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Environment
Throughout the history of the American West, water issues have shown their ability to both unite and divide communities. As an imbalance between water supplies and demands grows in the region, KUNC is committed to covering the stories that emerge. Reporter Luke Runyon heads up our water beat, covering the Colorado River, snowpack and areas dependent on scarce water resources. We also partner with news organizations throughout the southwest to fully cover water issues in the sprawling Colorado River basin.

In Letter To Members, Grand Valley Irrigation Association Stays Neutral On Water Investments

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Luke Runyon
/
KUNC
This diversion dam on the Colorado River in Debeque Canyon marks the start of the Government Highline Canal, which diverts water for irrigation in the Grand Valley.

A tight-lipped Western Colorado irrigation association is remaining neutral on the growing presence of private investors in their sizable pool of senior water rights.

The Grand Valley Water Users Association (GVWUA) sent a letter to its nearly 1,700 individual water users in late June regarding recent purchases of agricultural land and associated water rights within their delivery area. Water Asset Management (WAM), a Manhattan-based private equity firm, has been active in the Grand Valley since 2017.

"Recently there has been a lot of discussion about Water Asset Management's (WAM) purchase of land with appurtenant water rights under the GVWUA system," reads the letter from GVWUA general manager Mark Harris. "Some folks are even asking what GVWUA's 'position' is regarding WAM."

WAM's purchases of at least 2,222 acres in the valley was one of the topics explored in Cash Flows, a collaborative reporting project from Aspen Journalism, KUNC, KJZZ and the Nevada Independent. GVWUA representatives declined to comment for that series.

In the letter, Harris says his association will not be speaking publicly in favor or against WAM's investments, and would remain neutral on the issue.

"To the best of GVWUA's knowledge, all the land purchased by WAM under the GVWUA system is currently still being farmed," Harris wrote. "While we may have no assurances that this will continue indefinitely, it is simply not GVWUA's role to tell its shareholders what they can or cannot do with their land."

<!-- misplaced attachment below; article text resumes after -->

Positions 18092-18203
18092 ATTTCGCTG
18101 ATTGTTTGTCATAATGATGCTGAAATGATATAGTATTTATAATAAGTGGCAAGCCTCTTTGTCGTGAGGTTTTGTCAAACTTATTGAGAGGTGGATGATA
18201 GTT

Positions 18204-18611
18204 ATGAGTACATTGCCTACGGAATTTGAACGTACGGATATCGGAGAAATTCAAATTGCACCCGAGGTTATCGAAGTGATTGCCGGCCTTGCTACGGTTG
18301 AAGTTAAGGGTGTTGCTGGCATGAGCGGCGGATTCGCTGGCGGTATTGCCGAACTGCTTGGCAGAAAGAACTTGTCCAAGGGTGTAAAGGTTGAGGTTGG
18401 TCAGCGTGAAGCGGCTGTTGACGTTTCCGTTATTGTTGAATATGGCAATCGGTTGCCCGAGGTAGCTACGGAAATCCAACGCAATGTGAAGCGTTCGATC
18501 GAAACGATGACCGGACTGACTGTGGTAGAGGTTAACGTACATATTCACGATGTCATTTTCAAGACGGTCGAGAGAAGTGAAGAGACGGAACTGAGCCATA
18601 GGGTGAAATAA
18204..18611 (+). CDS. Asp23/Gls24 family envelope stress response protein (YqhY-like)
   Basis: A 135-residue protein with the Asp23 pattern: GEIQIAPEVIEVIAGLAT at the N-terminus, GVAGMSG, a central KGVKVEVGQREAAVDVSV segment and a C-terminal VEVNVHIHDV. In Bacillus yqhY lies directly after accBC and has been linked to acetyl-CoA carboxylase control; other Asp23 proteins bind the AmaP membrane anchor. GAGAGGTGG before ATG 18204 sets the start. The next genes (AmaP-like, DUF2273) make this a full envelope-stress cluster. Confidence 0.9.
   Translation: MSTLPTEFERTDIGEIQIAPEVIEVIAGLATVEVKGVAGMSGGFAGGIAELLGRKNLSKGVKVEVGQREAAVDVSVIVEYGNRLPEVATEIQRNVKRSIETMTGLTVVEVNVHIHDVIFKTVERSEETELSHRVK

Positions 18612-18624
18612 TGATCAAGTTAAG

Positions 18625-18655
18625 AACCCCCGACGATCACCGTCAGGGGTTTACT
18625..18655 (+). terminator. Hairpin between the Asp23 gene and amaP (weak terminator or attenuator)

Through its $16.6 million spent on agricultural properties and water shares in both the GVWUA system and the Grand Valley Irrigation Company, WAM has become a prominent, yet relatively reclusive, member of the valley's agricultural economy. Harris's letter confirms the investment firm is now the single largest shareholder of water within the GVWUA system.

"This has caused a stir statewide and West Slope legislators have called for a renewed look at Colorado's water laws on anti-speculation in water," Harris continues.

In March, Gov. Jared Polis signed Senate Bill 48, which instructs Dan Gibbs, director of the Colorado Department of Natural Resources, to create a work group to study the state's anti-speculation rules and recommend changes.

GVWUA members draw from the Colorado River to irrigate more than 23,000 acres of farmland across a broad sweep of the Grand Valley, near the communities of Palisade, Grand Junction, Fruita, Loma and Mack.

This story is part of a project covering the Colorado River, produced by KUNC and supported through a Walton Family Foundation grant. KUNC is solely responsible for its editorial content.

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